Rockets coach Jeff Van Gundy used to call them "Yao haters," those critics
who always found something to knock about Yao Ming's game.
Houston Rockets' Yao Ming of China
celebrates during their NBA game against the Los Angeles Lakers in Los
Angeles December 15, 2006. [Reuters]
He was too slow, too stiff. Not strong enough, not aggressive enough. Good,
but not great. At least not No. 1-pick great.
Anybody want to knock him now?
Yao isn't just the best center in the league this season with averages of
26.5 points and 9.9 rebounds per game. He's one of its most valuable players.
Maybe even the Most Valuable Player.
The Warriors know it. They watched the 7-foot-5 Yao dominate them twice in a
10-day span, scoring the Rockets' first 11 points in Houston two weeks ago, then
dropping 38 points and 18 rebounds at Oracle Arena on Thursday.
The Heat know it. Yao torched Miami for 34 points and 14 rebounds in November
and thoroughly outplayed Shaquille O'Neal, who managed just 15 points and 10
rebounds. Yao's numbers represented the most anyone outside of Patrick Ewing has
put up on the former MVP, and the most an opposing starting center has ever
outscored O'Neal by.
The Mavericks know it, too. Yao scored 36 points in 36 minutes against
Dallas, and he wasn't just taking advantage of the Mavs' early struggles.
In all those games, Yao's numbers were eye-popping enough, but it's how he
got them that was most impressive. He's scoring on inside layups and dunks,
unblockable fadeaways, open jumpers and free throws. He even hit a three-pointer
to beat the shot clock against Golden State in the second half.
So much for all the Yao hating.
"The guy gets better every year," Warriors forward Troy Murphy said. "His
conditioning and strength is unbelievable. Anytime he gets around the basket,
you used to be able to body him a little bit, make him take a jump shot."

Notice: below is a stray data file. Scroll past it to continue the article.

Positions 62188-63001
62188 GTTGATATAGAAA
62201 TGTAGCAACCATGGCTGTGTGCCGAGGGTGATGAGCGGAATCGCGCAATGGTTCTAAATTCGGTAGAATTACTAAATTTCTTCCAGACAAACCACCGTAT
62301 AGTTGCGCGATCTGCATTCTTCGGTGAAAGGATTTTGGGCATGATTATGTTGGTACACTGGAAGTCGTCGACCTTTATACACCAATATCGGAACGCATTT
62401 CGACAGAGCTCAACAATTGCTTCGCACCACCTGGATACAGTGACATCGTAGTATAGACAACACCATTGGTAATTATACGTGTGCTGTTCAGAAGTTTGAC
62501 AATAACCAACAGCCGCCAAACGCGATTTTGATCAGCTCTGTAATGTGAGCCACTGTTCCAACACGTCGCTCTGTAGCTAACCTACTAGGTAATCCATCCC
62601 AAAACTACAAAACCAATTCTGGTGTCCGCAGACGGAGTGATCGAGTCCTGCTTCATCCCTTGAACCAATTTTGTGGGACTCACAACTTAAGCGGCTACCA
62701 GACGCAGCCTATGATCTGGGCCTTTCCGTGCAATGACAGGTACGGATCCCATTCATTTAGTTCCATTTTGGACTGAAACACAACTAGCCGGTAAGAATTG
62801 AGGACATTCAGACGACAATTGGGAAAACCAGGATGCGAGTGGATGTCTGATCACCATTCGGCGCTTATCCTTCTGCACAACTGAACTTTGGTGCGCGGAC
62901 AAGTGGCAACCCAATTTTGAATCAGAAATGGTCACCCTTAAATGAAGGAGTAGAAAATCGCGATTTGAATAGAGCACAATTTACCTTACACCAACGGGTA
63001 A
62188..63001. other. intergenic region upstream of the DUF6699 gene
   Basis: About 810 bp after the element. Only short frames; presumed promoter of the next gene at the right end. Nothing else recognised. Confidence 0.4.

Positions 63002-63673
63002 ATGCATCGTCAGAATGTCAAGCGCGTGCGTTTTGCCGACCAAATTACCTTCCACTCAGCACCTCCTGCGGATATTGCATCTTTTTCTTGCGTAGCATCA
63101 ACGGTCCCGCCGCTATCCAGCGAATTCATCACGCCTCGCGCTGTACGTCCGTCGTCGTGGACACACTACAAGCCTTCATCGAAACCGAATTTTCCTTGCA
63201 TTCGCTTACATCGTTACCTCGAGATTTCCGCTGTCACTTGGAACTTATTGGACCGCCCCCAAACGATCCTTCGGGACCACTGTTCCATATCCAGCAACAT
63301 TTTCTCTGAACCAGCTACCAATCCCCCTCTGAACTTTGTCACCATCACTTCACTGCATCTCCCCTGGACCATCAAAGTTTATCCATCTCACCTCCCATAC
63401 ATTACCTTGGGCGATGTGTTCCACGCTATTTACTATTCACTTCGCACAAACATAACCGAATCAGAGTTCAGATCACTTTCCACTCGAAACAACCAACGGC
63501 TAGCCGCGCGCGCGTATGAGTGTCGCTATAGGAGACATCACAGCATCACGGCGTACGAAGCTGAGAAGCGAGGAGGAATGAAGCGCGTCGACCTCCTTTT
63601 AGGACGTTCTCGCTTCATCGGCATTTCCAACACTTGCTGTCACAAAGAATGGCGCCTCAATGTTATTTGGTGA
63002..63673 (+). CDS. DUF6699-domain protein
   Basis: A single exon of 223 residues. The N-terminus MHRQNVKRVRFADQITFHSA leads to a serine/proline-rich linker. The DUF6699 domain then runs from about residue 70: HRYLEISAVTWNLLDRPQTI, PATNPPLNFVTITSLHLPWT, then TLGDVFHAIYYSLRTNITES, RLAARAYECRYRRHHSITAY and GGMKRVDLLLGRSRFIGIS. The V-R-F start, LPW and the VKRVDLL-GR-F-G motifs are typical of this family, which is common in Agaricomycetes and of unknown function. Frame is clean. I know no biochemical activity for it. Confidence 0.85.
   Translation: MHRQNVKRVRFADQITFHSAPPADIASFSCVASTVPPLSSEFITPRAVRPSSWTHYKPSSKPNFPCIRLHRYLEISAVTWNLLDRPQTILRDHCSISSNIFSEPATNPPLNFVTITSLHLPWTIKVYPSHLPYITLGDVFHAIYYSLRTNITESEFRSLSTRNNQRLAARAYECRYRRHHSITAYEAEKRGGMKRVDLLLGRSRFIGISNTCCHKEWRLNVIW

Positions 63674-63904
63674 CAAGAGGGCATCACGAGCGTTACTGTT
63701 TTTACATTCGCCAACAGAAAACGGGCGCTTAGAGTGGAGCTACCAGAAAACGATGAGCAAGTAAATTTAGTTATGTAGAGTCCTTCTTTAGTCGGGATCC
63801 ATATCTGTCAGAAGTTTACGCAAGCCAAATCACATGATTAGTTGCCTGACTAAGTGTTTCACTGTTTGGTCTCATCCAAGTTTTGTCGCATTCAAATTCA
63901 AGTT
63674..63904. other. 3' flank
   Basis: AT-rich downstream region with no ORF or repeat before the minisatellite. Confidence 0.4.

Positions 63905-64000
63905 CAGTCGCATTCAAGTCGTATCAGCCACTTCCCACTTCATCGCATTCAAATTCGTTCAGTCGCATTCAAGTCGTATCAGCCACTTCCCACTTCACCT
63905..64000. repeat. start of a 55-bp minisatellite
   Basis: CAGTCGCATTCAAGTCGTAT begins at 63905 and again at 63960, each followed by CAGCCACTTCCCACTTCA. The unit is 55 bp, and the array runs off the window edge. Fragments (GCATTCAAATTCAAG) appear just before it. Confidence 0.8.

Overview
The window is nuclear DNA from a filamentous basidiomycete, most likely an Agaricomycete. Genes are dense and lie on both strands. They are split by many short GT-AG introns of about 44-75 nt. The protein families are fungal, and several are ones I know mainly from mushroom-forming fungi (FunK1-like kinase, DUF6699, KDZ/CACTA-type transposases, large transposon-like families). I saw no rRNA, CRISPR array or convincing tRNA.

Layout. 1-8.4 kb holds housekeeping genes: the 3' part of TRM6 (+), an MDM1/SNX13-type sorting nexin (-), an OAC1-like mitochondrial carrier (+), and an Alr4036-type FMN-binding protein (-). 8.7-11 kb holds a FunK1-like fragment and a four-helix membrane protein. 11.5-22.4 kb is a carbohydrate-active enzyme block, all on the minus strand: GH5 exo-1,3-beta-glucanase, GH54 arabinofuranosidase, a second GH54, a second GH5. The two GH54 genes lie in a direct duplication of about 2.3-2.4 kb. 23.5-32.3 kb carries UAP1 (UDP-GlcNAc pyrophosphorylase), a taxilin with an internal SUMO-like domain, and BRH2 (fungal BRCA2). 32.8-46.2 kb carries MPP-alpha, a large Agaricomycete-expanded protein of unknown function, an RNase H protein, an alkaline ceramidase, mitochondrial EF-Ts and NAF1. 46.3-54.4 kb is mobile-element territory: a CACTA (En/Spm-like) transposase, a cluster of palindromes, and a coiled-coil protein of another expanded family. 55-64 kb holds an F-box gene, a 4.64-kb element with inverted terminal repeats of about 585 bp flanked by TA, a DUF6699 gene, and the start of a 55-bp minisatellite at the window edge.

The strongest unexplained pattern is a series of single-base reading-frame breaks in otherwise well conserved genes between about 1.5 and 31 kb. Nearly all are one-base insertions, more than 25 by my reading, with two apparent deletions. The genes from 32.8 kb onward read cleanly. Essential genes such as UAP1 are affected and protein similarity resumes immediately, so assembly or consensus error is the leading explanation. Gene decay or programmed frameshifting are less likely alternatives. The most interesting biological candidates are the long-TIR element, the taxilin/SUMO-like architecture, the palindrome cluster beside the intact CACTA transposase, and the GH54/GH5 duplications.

Now, Yao almost welcomes the jumper. He made 27 of 49 shots in two games
against the Warriors, who would still rather take their chances making him shoot
than sending him to the free-throw line.
Yao hits 86 percent from the foul line -- a clip almost unheard of for a
legitimate center and one better than every Warrior except guard Keith McLeod
No wonder coach Don Nelson says containing Yao is becoming impossible. "I
don't know that you do anymore," Nelson said. "He's gotten so good."
Yao has upped his point production every season. He's gone from playing 29
minutes a game as a rookie to more than 36 in his fifth year -- he played a
career-high 49 minutes in Friday night's 112-101 double-overtime loss to the Los
Defensively, he clogs the lane, intimidates, and adds 2.3 blocks a night. Yao
passed Ralph Sampson earlier this season for third-place on the Rockets'
all-time blocked shots list and has 609 after a career-high eight Friday. (Moses
Malone is No. 2 with 758, while all-time NBA leader Hakeem Olajuwon had 3,740).
As Yao's game has reached another level, Nelson jokes that "I'm gonna try to
get his brother, 'Wow Ming.' "
There is no brother, of course -- Yao's family is no exception to China's
one-child policy -- but there is another countryman ready to wow. Seven-footer
Yi Jianlian is projected to be a lottery pick in next summer's draft, and Yao
knows him well from the Chinese national team.
"He's very athletic and long. Full of energy. Very smart," Yao said recently.
"What he needs first of all is to get stronger and have people teach him how to
play better basketball. We don't really have that big-man coach in China. Not
like a real big-man coach.
"His team is pretty much run-and-gun. For him, all he knows is 'take and
shoot,' and defense. Not a lot of post moves. Maybe at the CBA's level he can do
some, but if he really wants to move onto a higher level, it's really difficult.
"So I think the most important part is to find a guy who can train him to get
better. Because he's very smart. He will learn very quickly."
Yao learned from Ewing in Houston. He learned from coach Rudy Tomjanovich and
now Van Gundy. And now, the entire league is learning to turn the Yao hate into
The Rockets are a 50-win team when Yao and Tracy McGrady are healthy, as
evidenced by their 2004-05 season. They're a 30-win team without them, as
evidenced by last year's injury-riddled season.
With McGrady once again out indefinitely with back spasms, the pressure will
be on Yao to put up even greater numbers.
Anybody want to bet against him?